With 24 bit recording, the need to squeeze every last drop of resolution has gone the way of ADAT machines, and with it the need to get married to a compressor up front. I have become quite a fan of Soundtracs, and for anybody out there who is looking for British-style analog sound without a Rupert budget, there are some absolute steals out there.

The difference between the sound of my console and the mic pres in your pro-sumer interface may seem subtle at first, until you start hitting things hard, drums, basses, vocals, instead of folding up these better quality consoles start showing their mettle, and it is the sound of voltage lighting up components that were designed to thrive with some gasoline poured onto the fire.

Which pieces of hardware do you love the most?

Microphones have always been my first love, and we are living in a golden age as far as the number of microphones that astound anyone who was used to paying 500 bucks for an entry level pencil condenser.

And these monitors I cobbled together from this audiophile speaker company’s components I found in the retail dustbin have made sitting and listening far less stressful. That is huge, really.

Which audio plugins could you absolutely not do without?

One I pray functions forever is the AZR3 organ, by Rumpel Rausch, no song can really be complete without organ, can it? I am very fond of the Bootsy Thrillseeker VBL, MJUC by Klanghelm, Sanford Reverb, Roughrider by Audio Damage, and the Melda bundle is making its way into everything I do lately, the EQ and compression are outstanding.

The JCM900 from the SimulAnalog guitar suite is something I use every day, as well as the Classic Delay from Kjaerhus Audio, as well as their other classic series VST. Limiter6 and Molot deserve a mention, I use them still although not as often.

And there are some ridiculously good native VST in Reaper, they don’t have a sexy GUI, but if you take the tiime to try each and every one out, you are going to find some really useful tools. The 1136 Peak Limiter, Event Horizon Limiter/Clipper, Reasamplomatic 5000, ReaFir, ReaGate, all find their way into all my work.

Which audio plugins do you love the most?

Before I upgraded to quadcore, the only plugin that kept me sane was EasyQ, a very good parametric EQ and filter that used barely a thimble-ful of CPU, I probably would have given up if not for that plug, so even though I don’t use it so much now, it allowed me to put EQ on every channel even with my Walmart computer that was all I could muster at first.

What would you say was the most significant upgrade/addition to your setup?

Well, I showed this local pawnshop manager how to identify fake Gibsons, and she rewarded that discussion with a huge discount on the eight channel Presonus interface. Which enabled me to start recording drums. Later that month I found the M-Audio eight channel unit there as well, at another ridiculously low price. The console was the final step in doing what I had done for years without a thought, multiple mic recording.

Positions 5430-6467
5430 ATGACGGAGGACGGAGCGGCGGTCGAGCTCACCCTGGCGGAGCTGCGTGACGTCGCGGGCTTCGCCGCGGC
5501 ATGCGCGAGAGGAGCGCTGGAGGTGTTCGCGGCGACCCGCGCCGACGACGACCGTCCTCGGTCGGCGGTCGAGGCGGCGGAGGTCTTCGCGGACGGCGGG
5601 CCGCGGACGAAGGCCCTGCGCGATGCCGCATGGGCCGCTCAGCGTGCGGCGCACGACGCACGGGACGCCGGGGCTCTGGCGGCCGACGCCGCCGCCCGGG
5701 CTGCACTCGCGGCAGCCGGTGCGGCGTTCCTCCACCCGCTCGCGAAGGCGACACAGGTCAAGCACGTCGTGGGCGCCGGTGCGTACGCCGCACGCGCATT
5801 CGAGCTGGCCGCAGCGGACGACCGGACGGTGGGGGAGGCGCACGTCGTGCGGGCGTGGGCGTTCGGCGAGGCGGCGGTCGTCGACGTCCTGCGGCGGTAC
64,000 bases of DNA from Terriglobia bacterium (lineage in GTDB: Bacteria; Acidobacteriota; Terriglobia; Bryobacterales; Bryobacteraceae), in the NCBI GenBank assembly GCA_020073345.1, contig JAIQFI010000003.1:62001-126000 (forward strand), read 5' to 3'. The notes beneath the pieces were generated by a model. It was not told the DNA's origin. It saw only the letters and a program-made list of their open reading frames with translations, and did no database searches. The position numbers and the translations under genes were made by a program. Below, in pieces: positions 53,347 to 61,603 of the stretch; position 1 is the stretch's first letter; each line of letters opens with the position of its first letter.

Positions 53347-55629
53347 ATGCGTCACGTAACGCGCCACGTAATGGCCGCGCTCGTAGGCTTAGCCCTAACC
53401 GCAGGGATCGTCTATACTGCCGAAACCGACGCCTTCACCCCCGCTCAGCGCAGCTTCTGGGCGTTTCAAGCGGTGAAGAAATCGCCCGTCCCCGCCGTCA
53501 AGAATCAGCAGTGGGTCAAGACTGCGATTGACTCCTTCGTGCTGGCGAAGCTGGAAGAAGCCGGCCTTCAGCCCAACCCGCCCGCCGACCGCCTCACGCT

What would you say are the most significant recording/producing lessons you’ve learnt up to now?

I think the quantum leap for every recordist is becoming comfortable that what they are hearing at the desk is what is actually happening. That is a combination of experience, monitoring, and constant attention to how things are translating to other environments and listening devices. Again, this is a wondrous age in terms of the barriers that used to separate the mortals from those who made these great records. Now, everybody is working on similar gear, sure there are differences still, but the gap has shrunk to the point that someone who is diligent and keeps experimenting and trying things and learning and has musical ears can do really great work.

What’s next for your set-up in terms of new hardware/software and/or upgrades?

I guess on my wish list is better conversion, I don’t feel constrained by my current setup, rather I feel blessed, but there is a qualitative difference between the pro pieces and the pro-sumer gear. Once you get to a certain level of fidelity, the small differences don’t make a lot of sense from an economic standpoint, but to more discerning ears it matters,and they are becoming more numerous as the bar has been raised for even casual listeners.

What’s next for you as a DIY musician?

Right now I am writing songs for a blues singer from the Chicago scene that produced so many household names, and I am also starting a record with a promising songwriter that appreciates being freed from trying to record their own songs. And I am always writing songs, and recording, it gets easier as time goes on, because I have learned this amazing secret that I am now going to share with anyone who managed to finish this novel.


Make something up, and finish it, and don’t over-analyse it or be so self-critical that you can’t enjoy your own work. Ease up on yourself, I know that is hard sometimes, but it is really the key to being prolific, believing that you have something worth hearing…

Any final words on being a DIY Muso?

Just that I wish to thank you, Stu, for all that you do to promote others and their art. Cheers to you, sir… JJJ666


And a massive thanks to you, JJ! Always a pleasure to hear your music and now know a bit more about what goes into it!

And thanks to anyone reading this DIY Muso Spotlight, I hope you enjoyed it and found it valuable in some way. 

Feel free to add your questions or comments below. If you would like to have the spotlight turned on you then don’t hesitate to ask!